The inability to determine if the injury was caused at work or otherwise is another commonly perceived barrier reported from the study's sample of active firefighters. Previous research has identified that firefighters admitted to not reporting every injury they sustained due to the lack of knowledge that they were hurt, and that they considered the injury to be minor.14 The perceived barriers to reporting MSKIs within our study paralleled identified barriers in construction workers.18 Construction workers felt that symptoms were not serious enough to seek help, and that the pain and discomfort were an inevitable consequence of the job.18 The failure to determine where the injury was caused and if the injury is too minor leads to firefighters perceiving the paperwork as burdensome and being seen as a liability or an adversary to their department for reporting minor injuries.14 The results of our study align similarly with previously identified perceptions of construction workers with injury reporting, including concerns about abandoning their team, fear of being labeled by their supervisors as unable to do their job or as a complainer, and belief that having symptoms was a sign of weakness.18

Previous responses from firefighters expressed thoughts on the possible loss of career due to not reporting or addressing MSKIs and the importance of documenting injuries that could become serious in the future.14 Although firefighters may recognize the importance of reporting injuries, the data identified that firefighters still do not report MSKIs because they perceive pain as a natural part of the job and fear jeopardizing their current or future career.14 Nonetheless, the latter may occur when firefighters exaggerate injuries to be put on lighter duty. The negative impacts of light duty may result in the firefighter feeling isolated at the fire station, which may result in the department spending extra money to temporarily fill the position.33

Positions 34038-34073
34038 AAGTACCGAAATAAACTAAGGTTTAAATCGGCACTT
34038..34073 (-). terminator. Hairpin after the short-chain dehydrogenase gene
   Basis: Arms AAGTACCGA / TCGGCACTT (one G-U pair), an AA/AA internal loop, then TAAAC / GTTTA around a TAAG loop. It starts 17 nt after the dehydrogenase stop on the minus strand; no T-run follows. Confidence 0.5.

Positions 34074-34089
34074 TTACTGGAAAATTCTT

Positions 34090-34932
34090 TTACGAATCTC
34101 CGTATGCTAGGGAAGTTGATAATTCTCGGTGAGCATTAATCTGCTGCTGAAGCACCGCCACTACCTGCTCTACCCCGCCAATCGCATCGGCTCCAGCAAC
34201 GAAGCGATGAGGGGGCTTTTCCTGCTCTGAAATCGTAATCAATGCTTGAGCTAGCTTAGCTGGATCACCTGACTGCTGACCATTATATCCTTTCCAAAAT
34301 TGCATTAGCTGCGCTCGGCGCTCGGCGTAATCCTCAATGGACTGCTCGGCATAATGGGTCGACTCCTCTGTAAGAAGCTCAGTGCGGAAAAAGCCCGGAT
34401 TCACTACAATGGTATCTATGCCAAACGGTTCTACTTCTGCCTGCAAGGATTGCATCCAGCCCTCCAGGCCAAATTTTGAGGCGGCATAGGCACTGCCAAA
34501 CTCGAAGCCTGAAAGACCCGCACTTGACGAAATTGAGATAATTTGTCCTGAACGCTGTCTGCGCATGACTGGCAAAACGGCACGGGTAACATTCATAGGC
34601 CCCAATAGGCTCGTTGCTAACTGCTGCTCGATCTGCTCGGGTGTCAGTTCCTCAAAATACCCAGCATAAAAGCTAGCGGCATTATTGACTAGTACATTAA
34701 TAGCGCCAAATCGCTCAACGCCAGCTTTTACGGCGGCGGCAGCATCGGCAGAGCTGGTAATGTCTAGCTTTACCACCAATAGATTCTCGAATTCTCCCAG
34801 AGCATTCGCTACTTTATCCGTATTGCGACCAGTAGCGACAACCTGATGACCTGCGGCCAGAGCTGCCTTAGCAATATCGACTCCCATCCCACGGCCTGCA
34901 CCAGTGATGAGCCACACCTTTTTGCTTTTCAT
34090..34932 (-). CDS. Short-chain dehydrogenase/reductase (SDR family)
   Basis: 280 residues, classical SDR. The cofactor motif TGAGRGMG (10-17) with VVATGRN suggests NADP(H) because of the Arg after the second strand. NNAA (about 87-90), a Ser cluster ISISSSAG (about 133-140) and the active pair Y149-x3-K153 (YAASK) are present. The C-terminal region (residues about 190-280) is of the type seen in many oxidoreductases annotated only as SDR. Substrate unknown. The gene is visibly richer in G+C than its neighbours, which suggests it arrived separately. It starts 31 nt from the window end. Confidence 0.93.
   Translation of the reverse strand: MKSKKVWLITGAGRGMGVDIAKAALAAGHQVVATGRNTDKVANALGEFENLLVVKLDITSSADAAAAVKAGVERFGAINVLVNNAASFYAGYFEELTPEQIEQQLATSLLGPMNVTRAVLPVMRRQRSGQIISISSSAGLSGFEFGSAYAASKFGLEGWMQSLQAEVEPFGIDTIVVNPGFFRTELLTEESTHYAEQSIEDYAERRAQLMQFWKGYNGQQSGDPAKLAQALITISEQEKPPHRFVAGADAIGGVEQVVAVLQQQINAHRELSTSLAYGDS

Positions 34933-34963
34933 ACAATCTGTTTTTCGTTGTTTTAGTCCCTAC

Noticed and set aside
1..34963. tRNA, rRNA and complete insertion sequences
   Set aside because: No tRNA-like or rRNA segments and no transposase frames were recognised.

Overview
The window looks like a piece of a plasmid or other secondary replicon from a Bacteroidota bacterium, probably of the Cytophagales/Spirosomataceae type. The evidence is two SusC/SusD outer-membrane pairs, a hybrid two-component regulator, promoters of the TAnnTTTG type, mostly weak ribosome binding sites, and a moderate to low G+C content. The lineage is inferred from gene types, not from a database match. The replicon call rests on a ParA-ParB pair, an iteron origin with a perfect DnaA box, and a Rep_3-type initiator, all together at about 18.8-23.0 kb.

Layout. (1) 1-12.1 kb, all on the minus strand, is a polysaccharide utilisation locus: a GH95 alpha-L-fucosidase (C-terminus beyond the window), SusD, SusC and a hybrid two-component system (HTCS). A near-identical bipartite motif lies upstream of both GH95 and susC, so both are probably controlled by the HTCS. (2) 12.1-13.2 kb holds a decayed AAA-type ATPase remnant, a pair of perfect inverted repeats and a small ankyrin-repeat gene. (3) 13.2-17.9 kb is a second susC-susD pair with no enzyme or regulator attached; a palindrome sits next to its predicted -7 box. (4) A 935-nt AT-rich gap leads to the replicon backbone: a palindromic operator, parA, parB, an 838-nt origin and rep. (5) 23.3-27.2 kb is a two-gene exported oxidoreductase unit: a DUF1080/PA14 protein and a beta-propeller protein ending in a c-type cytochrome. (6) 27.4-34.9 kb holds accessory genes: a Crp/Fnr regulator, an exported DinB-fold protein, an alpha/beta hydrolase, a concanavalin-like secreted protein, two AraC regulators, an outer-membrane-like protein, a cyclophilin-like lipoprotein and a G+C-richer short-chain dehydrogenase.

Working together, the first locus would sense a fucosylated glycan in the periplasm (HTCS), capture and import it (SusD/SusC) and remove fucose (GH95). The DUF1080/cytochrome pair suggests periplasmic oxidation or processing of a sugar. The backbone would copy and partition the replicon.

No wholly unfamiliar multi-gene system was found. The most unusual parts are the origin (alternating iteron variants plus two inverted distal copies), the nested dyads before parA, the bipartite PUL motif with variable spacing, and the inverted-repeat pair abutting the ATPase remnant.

Firefighters in this study frequently reported injury-related work reduction/elimination as a challenging barrier to reporting their MSKIs. Firefighters being physically incapable of performing their job duties due to injury may lead to early retirement, causing firefighters to not report their injuries.33 Due to economic strain on the firefighters, it may be assumed that they would rather stay on full duty status and continue to receive their paychecks rather than report their injuries and be put on light duty or take a pay cut during their healing time. In 1990, the cost of absenteeism in the U.S. industry was approximately $12 billion.33 The cost of replacing the absentee workers was approximately $700 million per year to replace approximately 200,000 employees.33 When comparing the demographics of the U.S industry and national statistics of firefighters, they are similar in that they are middle-aged men.28,33 MSKIs are considered one of the major sources for disability and absenteeism in firefighters.11 Therefore, preventing and appropriately managing MSKIs early on may help to decrease injury-related work reduction and save large sums of money not only for fire departments but for the U.S. industry.